Shared history

It’s no surprise that this elegant Greek Revival house, built at the crest of a hill, looks a little familiar. Created by North Carolina residential designer William Poole, the house was inspired by Melrose Plantation, a circa 1849 historic home in Natchez, Mississippi (see "Melrose Plantation," page 66, February/March 2000). "My intention was to convey the feeling and charm of the original house," says Poole, "to maintain proportions but not scale."

The new version artfully disguises 21st-century amenities and achieves the goal of planting a question in a visitor’s mind: Is it new or is it renovated? "It’s an historic house for today–an old house for people who don’t want an old house," says interior designer Roger Higgins about the new home located in The Governor’s Club, a golf-course community near Nashville, Tennessee.

Indeed, the new house, which is more than 6,000 square feet, was downscaled about 20 percent from its historic sister. While not meant to be a copy of the original Melrose, the new home retains the unmistakable air of the old. Authenticity is woven through the house in such telling details as thick crown moldings, deep window jambs, and 11-foot ceilings.

The furnishings were also chosen to underscore the feeling that the home has a rich history. "There’s not anything that’s too perfect," says Higgins, who worked with his partner, Ann Shipp, to create interiors that perpetuate the old-house feel. "You go into so many new houses and they just look like big new houses. My thought on this was, because it was based on an historic plan, there had to be some nod toward an historic interior," he adds.

Higgins has deftly placed period antiques amid beautifully crafted reproductions–many pieces from Henredon’s Natchez Collection–and new upholstery. An element of surprise, too, is at work within these walls. The family room, for instance, gets a fine, antique Heriz rug, while the Neoclassically inspired living room is grounded with a seagrass rug.

The end result is pared-down classicism, achieved through the strategic use of color and grand gestures, such as a series of vintage prints hung as a dramatic group in the living room and wide-plank pine floors used throughout most of the main level. "The use of heart pine gives it a warm, used character right from the get go," says Poole.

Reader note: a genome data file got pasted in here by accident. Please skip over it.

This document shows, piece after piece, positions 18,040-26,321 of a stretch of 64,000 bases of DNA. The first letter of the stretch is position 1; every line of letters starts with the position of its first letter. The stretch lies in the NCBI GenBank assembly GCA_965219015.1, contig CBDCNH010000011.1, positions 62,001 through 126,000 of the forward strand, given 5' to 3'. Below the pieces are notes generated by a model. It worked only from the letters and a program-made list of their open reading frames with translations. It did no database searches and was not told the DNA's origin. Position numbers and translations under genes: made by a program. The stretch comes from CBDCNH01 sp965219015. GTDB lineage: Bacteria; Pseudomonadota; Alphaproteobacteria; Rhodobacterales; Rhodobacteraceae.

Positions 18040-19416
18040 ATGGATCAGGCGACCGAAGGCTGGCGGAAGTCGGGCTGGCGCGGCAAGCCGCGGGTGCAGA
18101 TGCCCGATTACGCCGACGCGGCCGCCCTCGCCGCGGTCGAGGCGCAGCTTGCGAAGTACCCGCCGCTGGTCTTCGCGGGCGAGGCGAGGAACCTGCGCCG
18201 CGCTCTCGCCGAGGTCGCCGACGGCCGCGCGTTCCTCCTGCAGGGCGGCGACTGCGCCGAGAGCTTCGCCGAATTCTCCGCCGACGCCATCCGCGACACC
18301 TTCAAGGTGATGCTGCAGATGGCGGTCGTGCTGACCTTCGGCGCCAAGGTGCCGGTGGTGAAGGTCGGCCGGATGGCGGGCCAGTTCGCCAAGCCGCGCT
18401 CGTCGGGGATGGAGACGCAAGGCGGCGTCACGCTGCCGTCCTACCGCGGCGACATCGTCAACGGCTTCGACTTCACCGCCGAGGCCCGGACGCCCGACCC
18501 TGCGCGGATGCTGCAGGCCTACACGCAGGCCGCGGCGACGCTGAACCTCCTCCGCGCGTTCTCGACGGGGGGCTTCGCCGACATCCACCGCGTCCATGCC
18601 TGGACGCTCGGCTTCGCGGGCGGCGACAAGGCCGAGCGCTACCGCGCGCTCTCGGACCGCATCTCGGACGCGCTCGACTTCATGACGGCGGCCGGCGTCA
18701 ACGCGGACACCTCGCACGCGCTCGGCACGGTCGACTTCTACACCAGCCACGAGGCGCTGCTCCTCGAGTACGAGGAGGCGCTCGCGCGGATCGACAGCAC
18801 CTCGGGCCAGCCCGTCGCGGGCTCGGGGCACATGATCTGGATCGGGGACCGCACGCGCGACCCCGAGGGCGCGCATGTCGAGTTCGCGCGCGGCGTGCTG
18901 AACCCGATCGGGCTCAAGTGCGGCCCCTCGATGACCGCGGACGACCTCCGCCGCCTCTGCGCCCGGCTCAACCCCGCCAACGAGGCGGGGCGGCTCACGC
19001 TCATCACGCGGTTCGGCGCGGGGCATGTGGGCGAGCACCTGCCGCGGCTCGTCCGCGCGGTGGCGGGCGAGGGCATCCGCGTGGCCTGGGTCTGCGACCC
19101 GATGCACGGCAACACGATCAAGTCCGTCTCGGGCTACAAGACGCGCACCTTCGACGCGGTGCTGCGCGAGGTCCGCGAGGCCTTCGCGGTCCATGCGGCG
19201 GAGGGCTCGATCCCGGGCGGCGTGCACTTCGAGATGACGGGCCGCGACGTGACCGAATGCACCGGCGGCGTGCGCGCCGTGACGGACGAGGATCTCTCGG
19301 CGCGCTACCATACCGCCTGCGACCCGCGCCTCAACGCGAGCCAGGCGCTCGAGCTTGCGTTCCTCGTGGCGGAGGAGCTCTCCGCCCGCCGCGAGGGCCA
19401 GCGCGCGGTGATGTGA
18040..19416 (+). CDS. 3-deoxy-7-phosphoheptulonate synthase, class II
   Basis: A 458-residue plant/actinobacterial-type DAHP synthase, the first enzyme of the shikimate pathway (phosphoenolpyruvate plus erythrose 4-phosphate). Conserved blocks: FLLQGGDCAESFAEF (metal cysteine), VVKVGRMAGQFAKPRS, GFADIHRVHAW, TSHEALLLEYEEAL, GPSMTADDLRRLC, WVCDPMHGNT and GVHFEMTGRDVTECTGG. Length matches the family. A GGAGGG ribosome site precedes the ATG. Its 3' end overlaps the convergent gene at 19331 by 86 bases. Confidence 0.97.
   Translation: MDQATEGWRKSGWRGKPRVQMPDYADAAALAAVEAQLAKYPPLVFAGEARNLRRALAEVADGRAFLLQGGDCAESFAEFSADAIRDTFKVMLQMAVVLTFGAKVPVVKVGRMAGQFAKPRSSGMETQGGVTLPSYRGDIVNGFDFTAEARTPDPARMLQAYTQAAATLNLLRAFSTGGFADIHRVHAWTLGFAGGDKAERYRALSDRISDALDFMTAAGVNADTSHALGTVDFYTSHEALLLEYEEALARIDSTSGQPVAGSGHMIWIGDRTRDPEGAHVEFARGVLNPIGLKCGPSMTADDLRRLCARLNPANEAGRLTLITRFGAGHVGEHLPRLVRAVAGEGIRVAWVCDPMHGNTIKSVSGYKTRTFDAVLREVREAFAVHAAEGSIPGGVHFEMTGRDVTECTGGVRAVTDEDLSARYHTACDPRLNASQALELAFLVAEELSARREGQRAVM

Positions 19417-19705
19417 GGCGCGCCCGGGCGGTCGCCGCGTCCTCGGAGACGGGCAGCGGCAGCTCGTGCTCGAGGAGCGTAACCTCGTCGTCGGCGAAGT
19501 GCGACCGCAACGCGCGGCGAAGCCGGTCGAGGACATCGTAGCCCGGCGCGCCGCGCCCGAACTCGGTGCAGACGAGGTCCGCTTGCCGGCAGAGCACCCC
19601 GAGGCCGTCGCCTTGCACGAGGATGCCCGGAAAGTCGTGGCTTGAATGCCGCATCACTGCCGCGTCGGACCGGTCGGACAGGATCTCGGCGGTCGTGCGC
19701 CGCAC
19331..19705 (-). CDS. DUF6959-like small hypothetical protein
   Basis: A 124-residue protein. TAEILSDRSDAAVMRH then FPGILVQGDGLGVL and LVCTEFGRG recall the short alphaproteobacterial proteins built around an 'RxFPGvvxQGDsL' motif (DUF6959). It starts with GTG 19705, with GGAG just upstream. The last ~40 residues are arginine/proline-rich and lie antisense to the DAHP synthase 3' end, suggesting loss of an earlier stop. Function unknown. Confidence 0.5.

Despite traditional details, the interiors stray from the past due to clean and contemporary furnishings. While many 19th-century homes would have had heavy draperies and carpets, Higgins kept window treatments simple and floors bare except for a few judiciously placed rugs.

"A complete lack of window treatments looks like you just moved in," says Higgins, "but there doesn’t have to be swag and jabot, velvet and trim, and 14 layers. Some houses are so full, they’re hard to live in," he continues. "Leave a little room for you in the house."

Understated colors, used in unexpected ways, also provide an exciting touch. Pale celadon ceilings in the kitchen, living, and dining rooms give depth to an otherwise forgotten surface, while in the home’s formal areas such as the entry, powder room, and living room, smart black defines the baseboards. "Everybody freaks out until they see them," says Higgins about the baseboards, which incorporate a favorite Nashville painting technique that smartens rooms.

In the family room, a glazed finish on the walls provides depth. "It looks like someone’s been in there smoking cigars for 40 years," he says.

Nashville builder Stan Pope, who served as general contractor, took the concept of authenticity to heart and even made a trip to Natchez to inspect the original Melrose "to see what Poole was seeing." For that reason, many details often installed as traditional tokens on new houses are real on this home. The widow’s walk is functional, not a flimsy fake. The transoms that top many of the interior doors on the main level are just like those in the original house, down to their "X" motif.

"It’s an authentic house, yet it’s still light and airy, which is what people want today," says Pope.

"This house is very much what I like," says Higgins, "which is less stuff, the correct stuff and better stuff.

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